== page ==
Staring at Trees
Most mornings, while silently drinking my cup of coffee or eating my morning breakfast I spend a few minutes staring at a tree outside of a large window in our third-floor apartment. It’s one of those billowing trees that has a huge trunk that branches into a large circular crown of leaves.
I don’t really do anything while I stare at it. I let my mind think about what it wants to think and try to be aware of the present moment. Most mornings, the moment doesn’t last too long as my toddler son usually comes running out of his bedroom to greet me and the day.
I’ve sat in front of it during all four seasons now. In summer it’s a deep green and in winter it branches are grayish brown bending in all directions. In fall it shows off by changing a vibrant spectrum of colors. At the time of writing this, it seemed as if green buds grew over night. I could have sworn they were not there a day ago.
I’m no arborist, so I can’t tell you if it’s a maple, oak, chestnut, or a sycamore tree (I literally just googled “types of big trees” in order to write that former sentence).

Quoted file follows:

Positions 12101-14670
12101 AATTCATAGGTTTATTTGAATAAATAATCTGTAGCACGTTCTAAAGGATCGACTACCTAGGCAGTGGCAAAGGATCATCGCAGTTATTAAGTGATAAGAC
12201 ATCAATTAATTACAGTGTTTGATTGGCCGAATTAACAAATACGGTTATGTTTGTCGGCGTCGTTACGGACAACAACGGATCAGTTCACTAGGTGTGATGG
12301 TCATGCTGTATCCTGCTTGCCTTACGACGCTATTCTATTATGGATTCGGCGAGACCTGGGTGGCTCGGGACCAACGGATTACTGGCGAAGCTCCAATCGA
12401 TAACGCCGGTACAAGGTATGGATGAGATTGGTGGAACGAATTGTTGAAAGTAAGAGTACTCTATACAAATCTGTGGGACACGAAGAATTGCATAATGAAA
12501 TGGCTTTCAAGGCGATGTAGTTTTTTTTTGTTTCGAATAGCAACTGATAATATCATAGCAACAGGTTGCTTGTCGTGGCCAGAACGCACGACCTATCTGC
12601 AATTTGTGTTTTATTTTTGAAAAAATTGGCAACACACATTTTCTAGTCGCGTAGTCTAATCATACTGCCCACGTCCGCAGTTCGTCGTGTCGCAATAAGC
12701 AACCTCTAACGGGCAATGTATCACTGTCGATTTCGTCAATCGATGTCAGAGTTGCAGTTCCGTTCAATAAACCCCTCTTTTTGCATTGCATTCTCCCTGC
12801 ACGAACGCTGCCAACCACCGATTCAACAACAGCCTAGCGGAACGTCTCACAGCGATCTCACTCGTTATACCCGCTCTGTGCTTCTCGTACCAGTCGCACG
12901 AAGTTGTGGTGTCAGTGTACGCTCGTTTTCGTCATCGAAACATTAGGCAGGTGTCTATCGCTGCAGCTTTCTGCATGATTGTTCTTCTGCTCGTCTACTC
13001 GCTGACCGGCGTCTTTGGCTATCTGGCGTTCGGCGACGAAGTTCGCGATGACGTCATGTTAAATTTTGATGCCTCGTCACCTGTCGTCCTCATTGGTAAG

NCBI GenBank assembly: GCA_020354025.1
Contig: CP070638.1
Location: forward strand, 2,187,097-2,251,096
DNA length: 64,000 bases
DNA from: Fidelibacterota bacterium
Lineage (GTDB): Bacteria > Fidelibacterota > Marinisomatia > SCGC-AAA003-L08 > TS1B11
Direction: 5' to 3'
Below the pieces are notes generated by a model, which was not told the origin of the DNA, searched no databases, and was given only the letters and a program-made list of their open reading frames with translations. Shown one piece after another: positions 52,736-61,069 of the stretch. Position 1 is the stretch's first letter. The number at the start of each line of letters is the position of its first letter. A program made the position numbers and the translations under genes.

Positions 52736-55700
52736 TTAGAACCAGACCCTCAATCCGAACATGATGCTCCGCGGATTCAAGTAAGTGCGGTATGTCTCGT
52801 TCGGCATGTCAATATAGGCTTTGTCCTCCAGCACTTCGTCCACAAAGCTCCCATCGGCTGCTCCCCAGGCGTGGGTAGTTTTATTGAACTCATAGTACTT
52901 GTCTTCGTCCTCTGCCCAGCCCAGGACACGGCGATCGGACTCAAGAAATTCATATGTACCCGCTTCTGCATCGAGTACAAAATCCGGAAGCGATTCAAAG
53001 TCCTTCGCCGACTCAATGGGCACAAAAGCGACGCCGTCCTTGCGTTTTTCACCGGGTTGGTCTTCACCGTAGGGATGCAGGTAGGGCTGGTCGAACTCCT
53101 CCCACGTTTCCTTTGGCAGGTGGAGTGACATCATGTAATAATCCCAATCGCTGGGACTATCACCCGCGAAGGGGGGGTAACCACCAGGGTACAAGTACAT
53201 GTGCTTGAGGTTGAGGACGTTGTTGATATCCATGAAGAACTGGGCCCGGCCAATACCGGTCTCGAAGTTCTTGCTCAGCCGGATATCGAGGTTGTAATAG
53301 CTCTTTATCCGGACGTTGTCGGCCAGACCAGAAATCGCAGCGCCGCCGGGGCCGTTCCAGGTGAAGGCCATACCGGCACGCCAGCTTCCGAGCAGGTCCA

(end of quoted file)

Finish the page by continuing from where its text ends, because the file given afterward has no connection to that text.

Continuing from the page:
What I can tell you, though, is staring at a tree has been scientifically proven to reduce your blood pressure, lower anxiety, and bring a sense of calm. Other studies have shown simply looking at an image of a tree can allow our parasympathetic of the central nervous system to calm our entire body.
In Japan, they have even instituted what is known as Forest Bathing, which is just known as being in the presence of trees, because it increases calm and promotes bodily health.
I don’t know about you, but I sure am open to having less anxiety and more calm in my life.
So, if today is stressful, jam-packed with meetings, emails, and to-do lists; or if this season of life has been overwhelming, overly busy, and difficult; or if you want a moment to connect with your soul, I encourage you to go outside and stare at a tree for a few minutes. Go take a Forest Bath.
I can’t promise it will be magical, but I can promise it will bring a sense of calm. And that in itself can often be life-changing.